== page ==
acts of mismanagement they had resorted to public offer out  of  frustration

against the decision  of  the  target  company  developing  the  Vile  Parle

property with Sheth Developers.  They settled the matter before the  Company

Law Board with the target company and also approached the  civil  court  for

alleged breach of settlement and obtained stay of development  of  the  Vile

Parle property.  In these circumstances, the plea of frustration  could  not

be allowed to be raised by the appellants.  The PA could not be  allowed  to

be withdrawn merely on the ground that the acquirers find it  not  to  be  a

prudent decision.  Moreover, the company still owns assets  and  was  not  a

shell company and no prejudice was suffered by the acquirers.  Referring  to

the penalty levied by SEBI on the target company for  entering  into  a  MoU

without approval of the General Body, it was submitted that this  could  not

furnish a ground for withdrawal of  the  PA.    Appellants  had  raised  the

issue before the CLB and settled the matter.


18.   The rival submissions require us to determine the following  questions


(i)    To  what  extent  is  the  timeline  laid  down  under  the  Takeover

Regulations required to be adhered to and effect of delay  by  SEBI  in  the

present case?

(ii)  To what extent unilateral action of  the  target  company  in  dealing

with the property of the company  after  a  hostile  public  offer  is  made

furnish cause of action to the acquirers to withdraw the  public  offer  and

whether in the present case, decision not permitting  withdrawal  of  public

offer is justified?

the takeover regulations

19.   Needless  to  mention  that  mergers  and  takeovers  are  well  known

processes in the corporate world.  Acquisition of controlling interest of  a

company can be friendly or hostile.  In a friendly  acquisition,  management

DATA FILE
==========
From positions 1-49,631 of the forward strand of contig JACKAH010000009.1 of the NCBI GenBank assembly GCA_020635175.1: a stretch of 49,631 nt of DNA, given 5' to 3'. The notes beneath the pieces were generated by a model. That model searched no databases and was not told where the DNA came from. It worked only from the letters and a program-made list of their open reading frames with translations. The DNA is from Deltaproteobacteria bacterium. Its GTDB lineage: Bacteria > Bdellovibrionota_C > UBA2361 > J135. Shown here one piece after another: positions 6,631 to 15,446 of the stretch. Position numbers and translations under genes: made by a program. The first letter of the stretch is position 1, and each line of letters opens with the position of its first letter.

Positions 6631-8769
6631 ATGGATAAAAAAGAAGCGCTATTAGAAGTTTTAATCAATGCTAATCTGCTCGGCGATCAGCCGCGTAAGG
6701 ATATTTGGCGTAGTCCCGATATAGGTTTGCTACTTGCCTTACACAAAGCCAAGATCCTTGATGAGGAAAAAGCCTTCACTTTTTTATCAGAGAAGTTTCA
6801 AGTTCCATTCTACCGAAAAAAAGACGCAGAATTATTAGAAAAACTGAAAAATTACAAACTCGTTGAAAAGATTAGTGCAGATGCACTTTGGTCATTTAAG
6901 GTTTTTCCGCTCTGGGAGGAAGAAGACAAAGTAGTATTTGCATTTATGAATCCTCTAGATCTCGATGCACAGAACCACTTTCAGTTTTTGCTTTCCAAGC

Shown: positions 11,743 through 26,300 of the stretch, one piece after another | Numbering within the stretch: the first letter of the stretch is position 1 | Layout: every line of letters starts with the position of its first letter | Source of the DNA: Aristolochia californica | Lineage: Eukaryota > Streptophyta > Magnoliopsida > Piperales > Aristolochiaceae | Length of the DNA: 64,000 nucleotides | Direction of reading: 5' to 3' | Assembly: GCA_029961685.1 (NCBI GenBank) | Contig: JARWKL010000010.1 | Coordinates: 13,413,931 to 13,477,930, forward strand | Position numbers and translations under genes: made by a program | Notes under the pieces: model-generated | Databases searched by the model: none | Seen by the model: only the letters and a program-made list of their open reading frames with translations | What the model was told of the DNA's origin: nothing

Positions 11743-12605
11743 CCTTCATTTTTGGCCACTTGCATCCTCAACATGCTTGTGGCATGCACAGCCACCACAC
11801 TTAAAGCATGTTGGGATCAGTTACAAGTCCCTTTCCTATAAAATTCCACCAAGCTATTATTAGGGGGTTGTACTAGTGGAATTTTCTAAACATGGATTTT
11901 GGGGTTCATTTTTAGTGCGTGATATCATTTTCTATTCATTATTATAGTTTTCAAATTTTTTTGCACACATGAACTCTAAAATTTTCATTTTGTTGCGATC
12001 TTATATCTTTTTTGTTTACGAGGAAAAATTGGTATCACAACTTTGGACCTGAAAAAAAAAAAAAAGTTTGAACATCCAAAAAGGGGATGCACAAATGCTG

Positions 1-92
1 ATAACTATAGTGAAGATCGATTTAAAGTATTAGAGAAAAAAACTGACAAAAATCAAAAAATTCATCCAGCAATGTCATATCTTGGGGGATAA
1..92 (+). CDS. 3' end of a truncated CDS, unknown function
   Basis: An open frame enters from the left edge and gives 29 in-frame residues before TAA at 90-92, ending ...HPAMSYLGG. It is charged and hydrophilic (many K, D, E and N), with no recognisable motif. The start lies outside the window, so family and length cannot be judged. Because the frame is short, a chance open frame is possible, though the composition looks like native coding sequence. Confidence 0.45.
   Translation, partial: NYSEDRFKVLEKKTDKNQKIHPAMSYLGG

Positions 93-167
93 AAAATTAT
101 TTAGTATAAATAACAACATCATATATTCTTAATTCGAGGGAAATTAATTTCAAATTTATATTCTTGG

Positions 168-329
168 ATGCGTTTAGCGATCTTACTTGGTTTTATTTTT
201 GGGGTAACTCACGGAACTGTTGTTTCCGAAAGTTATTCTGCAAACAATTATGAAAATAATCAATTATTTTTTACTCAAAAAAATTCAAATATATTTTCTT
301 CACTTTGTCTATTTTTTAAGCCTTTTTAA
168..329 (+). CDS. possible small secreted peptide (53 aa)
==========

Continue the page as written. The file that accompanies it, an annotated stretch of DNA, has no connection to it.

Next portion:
of the target company sells its controlling shares to the  acquirer.   Where

management  of  the  target  company  is  unwilling  to  negotiate  with  an

acquirer, the acquirer can directly approach the shareholders by  making  an

open offer which is called Hostile takeover.   A Hostile takeover  helps  to

unlock the hidden value of the shares and puts pressure  on  the  management

to work efficiently.   On  the  other  hand,  it  has  potential  of  unduly

upsetting the normal functioning of a target company.   Thus,  there  is  an

undoubted need to regulate the process of acquisition and takeovers in post-

liberalisation era after 1991.  It is  well  known  that  takeover  attempt

being unpleasant for  the  target  company  is  normally  met  with  defence

strategies  such  as  ‘Poison  Pills’  (making  takeover  unviable  for  the

acquirer  by  making  the  cost   of   acquisition   unattractive),   ‘Shark

Repellents’ (measures to  repel  an  unwanted  takeover)  sale  of  valuable

assets, etc.

20.   Justice P.N. Bhagwati Committee was appointed  in  November,  1995  to

review the existing framework of regulations and to  suggest  amendments  in

the interest of investors and  all  parties  concerned  in  the  acquisition

process.  The Committee kept in mind the following principles :

“i.   Equality of treatment and opportunity to all shareholders.

ii.  Protection of interests of shareholders.

iii. Fair and truthful disclosure of  all  material  information

by the acquirer in all public announcements and offer documents.

iv.   No information  to  be  furnished  by  the  acquirer  and  other

parties to an offer exclusively to any one group of shareholders.

v.    Availability of sufficient time to shareholders  for  making  informed


vi.    An  offer  to  be  announced  only  after  most  careful   and

responsible consideration.

vii.  The acquirer and all other intermediaries professionally  involved  in

the offer, to exercise highest standards of care and accuracy  in  preparing

offer documents.

viii. Recognition by all persons connected with the process  of  substantial

acquisition of shares that there  are  bound  to  be  limitations  on  their

freedom of action and on the manner in which the pursuit of their  interests